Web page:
by Paul Gerard Smith performed by Pat O'Malley Kidnappers Now in case you've not heard of young Herbert, The fiend who was Pinwinkle's son. Let me say he's a blight and a fever, Everything you don't like... rolled in one. When he was born, Herbert's parents, Was torn between love and remorse. His Mother had wanted a daughter, His Father a dog or a horse. Every day Herbert brought on more trouble, By the cute little things that he did, 'Til his folks thought that they'd given birth, To a crime wave instead of a kid. Pa would contemplate Herb with a shudder, And the sight of him made Ma turn pale. Till they wondered how they could fix Herbert, Without getting sent off to the jail. Well old Pinwinkle read in the papers, Of kidnappers lurking around, Who nipped a kid right off his doorstep And held him for two thousand pound. Now this gave Herbert's pa an idea, Of a way Herbert's spirits to curb. If the kidnappers did it to one boy... Why couldn't they do it to Herb. So they worked out with pencil and paper, What they'd save if their son they could lose. There'd be two shillings daily in victuals, To say nothing of trousers and shoes. So Mr. and Mrs. Pinwinkle Dropped a hint to a journalist friend, That if the kidnappers made off with Herbert, There was nothing that they wouldn't spend. Well the hint that they dropped reached the papers, And in turn reached the kidnapper's eye. And as business was dull at the season, They decided to give it a try. Then Mr. and Mrs. Pinwinkle Put on Herbert's best Sunday togs, And made him look clean and inviting, Then carefully locked up the dogs. Then they set Herbert out on the doorstep, Round about half past eight, With a ten shilling note in his pocket, And a bottle of whiskey for bait. Bedtime came and still nothing happened, When a scream interrupted their prayers. Said father, "Well, there goes our Herbert. I hope he don't bleed on the stairs." For a fortnight the Pinwinkles waited, For a telephone call or a note, To say, "We're holding your Herbert for ransom. Pay up or we disect his throat." Came the end of the month and no Herbert And mother said, "Oh deary me... Herbert must be an angel by this time." Said Pa, "Aye! Let's have some friends in for tea." Just then came a ring at the doorbell. Father hastened to answer the bell. And there on the doorstep stood Herbert, With a note fastened to his lapel. He was smiling and rugged and happy. His cheeks was quite healthy and red. In one hand was an ear, and in the other some hair He had torn from a kidnapper's head. Well they opened the note and they read it. "Dear sir and dear madam", it went. "Here's your kid, we've no words that can picture, The horrible month we have spent. He gnawed off the thumb of the captain, And he sewed all the men's eyelids shut. Then he carved his initials on my hairy chest, And then he rubbed salt in the cut. We deserve to be hung we admit it, For the various crimes we have did. And besides we deserve to be quartered and drawn, But we don't deserve Herbert your kid. He's something a buzzard wouldn't sniff at. He's something a dog wouldn't bite. Please accept fifty pounds. Take him back off our hands. He's yours!... Heaven help you!... Goodnight!"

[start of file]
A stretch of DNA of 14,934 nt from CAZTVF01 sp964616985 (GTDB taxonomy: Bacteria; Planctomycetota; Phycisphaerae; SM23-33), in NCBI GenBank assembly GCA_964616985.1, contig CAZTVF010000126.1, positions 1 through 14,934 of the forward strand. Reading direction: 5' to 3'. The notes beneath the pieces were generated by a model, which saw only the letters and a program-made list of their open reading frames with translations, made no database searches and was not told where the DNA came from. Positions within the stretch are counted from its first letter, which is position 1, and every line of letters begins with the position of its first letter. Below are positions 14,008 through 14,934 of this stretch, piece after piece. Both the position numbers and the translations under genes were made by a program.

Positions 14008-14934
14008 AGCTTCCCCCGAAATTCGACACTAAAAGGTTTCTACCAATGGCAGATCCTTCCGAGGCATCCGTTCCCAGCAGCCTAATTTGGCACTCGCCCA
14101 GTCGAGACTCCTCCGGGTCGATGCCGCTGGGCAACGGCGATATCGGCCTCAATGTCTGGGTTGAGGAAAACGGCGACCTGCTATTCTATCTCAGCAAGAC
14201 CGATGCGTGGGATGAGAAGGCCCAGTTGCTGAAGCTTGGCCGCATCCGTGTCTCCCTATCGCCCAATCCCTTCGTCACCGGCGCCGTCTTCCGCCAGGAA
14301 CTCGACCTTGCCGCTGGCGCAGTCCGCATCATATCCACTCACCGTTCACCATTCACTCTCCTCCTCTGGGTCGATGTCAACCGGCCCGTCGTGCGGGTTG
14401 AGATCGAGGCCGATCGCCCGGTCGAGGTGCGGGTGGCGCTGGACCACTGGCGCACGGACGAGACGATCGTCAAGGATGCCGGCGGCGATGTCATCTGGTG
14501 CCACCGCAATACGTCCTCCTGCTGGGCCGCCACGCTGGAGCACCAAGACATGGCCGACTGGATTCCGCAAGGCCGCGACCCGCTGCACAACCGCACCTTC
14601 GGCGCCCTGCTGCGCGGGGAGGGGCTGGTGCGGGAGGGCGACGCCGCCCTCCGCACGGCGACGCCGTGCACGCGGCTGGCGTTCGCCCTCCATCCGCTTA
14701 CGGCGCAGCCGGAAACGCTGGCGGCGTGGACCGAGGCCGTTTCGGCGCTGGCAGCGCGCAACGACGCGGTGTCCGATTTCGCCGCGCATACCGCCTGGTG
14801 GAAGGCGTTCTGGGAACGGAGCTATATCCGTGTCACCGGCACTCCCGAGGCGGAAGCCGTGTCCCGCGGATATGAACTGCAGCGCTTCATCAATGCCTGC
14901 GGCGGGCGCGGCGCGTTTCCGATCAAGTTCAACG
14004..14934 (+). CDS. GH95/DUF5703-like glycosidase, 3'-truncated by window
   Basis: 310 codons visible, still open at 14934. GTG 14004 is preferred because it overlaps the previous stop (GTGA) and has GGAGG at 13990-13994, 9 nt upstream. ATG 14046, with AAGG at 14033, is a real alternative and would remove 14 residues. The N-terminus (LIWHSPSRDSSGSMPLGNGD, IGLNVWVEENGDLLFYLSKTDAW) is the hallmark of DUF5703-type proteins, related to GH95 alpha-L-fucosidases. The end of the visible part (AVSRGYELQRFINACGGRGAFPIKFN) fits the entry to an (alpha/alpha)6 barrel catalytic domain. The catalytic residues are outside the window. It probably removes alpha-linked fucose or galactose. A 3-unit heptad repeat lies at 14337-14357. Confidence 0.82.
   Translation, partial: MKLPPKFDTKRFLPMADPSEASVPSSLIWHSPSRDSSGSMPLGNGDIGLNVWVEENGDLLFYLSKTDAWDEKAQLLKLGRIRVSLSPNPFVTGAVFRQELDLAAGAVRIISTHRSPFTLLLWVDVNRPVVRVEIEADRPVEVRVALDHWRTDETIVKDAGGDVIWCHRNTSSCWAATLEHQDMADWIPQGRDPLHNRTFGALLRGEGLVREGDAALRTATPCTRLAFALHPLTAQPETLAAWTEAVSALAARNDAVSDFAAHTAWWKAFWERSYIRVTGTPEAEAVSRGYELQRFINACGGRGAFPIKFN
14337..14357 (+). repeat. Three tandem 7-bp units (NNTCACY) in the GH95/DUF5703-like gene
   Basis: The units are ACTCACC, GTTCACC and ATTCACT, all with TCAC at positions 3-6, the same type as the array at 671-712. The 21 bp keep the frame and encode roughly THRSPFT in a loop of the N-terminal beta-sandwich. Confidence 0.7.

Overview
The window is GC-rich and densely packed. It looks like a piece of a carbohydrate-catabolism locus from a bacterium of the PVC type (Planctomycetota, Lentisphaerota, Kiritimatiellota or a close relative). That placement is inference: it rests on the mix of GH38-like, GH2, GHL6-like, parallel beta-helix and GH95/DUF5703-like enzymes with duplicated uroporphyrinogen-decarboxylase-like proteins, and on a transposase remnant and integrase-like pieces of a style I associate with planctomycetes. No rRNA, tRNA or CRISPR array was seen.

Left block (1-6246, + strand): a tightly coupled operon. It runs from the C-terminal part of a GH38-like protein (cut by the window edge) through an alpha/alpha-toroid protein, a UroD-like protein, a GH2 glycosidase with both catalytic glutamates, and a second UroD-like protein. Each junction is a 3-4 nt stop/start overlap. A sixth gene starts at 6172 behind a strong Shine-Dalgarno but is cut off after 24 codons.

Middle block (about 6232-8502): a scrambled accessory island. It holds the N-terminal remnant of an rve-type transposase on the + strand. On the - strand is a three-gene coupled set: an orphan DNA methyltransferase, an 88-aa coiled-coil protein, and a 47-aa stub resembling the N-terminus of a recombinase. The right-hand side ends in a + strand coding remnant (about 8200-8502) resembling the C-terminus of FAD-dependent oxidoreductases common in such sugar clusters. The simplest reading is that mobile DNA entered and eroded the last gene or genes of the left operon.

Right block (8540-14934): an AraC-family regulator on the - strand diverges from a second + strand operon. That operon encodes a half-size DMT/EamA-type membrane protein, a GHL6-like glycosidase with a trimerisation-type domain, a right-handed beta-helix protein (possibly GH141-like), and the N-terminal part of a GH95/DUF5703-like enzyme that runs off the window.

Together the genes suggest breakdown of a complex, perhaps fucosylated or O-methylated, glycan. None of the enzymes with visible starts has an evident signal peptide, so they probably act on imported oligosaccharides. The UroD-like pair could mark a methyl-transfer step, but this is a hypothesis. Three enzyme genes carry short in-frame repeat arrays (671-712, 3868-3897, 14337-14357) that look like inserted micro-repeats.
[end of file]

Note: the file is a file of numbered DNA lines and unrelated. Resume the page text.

The end